• Expect the locksmith to ask you for identification, as well. A legitimate locksmith should confirm your identity and make sure you’re the property owner before doing any work.
  • Some locksmiths will work out of a car for quick or emergency jobs, but most will arrive in a service vehicle that is clearly marked with their company’s name.
  • In the case of a lock-out, be cautious if you’re told up front that the lock has to be drilled and replaced. An experienced legitimate locksmith has invested in the tools and education to provide quality service, and can unlock almost any door.
  • After the work is completed, get an itemized invoice that covers parts, labor, mileage, and the price of the service call.
    In situations where you have more time, check out locksmiths with your state Attorney General (www.naag.org), local consumer protection agency (www.consumeraction.gov), and the Better Business Bureau (www.bbb.org) to make sure there are no unresolved complaints on file. (You can get the phone numbers for these organizations in your phone book, through directory assistance, or through Web directories.) This is true whether you need a locksmith for a one-time job, or you want to hire someone to work for you on a continuing basis. You must be able to trust your locksmith. You don’t want to give access to the locks for your home, car, or place of business to just anyone.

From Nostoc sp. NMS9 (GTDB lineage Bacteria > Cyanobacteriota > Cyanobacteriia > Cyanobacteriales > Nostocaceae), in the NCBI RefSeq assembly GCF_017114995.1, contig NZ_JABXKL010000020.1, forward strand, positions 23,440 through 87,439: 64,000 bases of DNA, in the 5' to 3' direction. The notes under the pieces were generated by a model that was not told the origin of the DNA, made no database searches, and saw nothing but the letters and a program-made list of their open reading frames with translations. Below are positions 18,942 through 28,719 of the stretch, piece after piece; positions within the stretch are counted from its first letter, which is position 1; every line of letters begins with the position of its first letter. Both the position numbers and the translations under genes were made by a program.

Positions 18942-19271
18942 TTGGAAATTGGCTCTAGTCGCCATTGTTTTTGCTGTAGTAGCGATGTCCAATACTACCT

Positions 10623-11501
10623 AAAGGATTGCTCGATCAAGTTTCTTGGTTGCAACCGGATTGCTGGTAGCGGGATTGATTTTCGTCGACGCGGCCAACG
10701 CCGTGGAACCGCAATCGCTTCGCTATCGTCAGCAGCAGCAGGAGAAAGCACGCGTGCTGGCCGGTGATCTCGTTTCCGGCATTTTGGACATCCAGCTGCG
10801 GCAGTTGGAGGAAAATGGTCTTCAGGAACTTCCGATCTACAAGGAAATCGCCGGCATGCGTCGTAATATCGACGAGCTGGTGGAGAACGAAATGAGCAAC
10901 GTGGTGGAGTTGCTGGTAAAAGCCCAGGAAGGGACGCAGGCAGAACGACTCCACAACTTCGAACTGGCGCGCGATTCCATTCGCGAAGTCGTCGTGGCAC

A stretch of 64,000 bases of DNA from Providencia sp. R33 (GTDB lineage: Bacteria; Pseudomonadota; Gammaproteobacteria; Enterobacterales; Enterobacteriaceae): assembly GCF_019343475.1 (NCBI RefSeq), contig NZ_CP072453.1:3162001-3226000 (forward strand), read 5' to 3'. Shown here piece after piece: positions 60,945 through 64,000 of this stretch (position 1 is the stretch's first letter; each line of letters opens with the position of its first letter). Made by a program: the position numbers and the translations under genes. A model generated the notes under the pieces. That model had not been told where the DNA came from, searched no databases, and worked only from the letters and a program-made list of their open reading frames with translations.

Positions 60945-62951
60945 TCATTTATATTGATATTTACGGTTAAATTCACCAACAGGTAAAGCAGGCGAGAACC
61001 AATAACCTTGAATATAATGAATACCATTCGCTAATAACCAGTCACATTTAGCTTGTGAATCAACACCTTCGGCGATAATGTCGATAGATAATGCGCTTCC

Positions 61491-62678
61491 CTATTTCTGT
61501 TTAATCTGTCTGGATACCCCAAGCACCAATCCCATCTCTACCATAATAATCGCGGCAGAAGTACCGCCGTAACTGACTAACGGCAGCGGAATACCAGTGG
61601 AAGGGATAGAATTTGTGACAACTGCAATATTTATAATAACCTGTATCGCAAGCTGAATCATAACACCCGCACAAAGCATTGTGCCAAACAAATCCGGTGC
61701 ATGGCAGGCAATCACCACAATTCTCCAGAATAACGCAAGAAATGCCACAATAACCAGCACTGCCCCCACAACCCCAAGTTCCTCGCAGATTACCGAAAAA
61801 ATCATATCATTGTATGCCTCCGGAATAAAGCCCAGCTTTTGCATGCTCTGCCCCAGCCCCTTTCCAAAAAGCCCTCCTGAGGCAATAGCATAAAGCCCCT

In Case There’s a Next Time

Once you’ve found a reputable locksmith, keep the company’s name and contact information in your wallet and address book at home or at work. You also may want to program this information into your home and cell phones. This can save you time and trouble the next time you need these services.

For More Information

If you have a problem with a locksmith, try to resolve the dispute with the company first. Make sure you act quickly. Some companies may not accept responsibility if you fail to complain within a certain time. If you can’t get satisfaction, consider contacting your local consumer protection agency for information and assistance.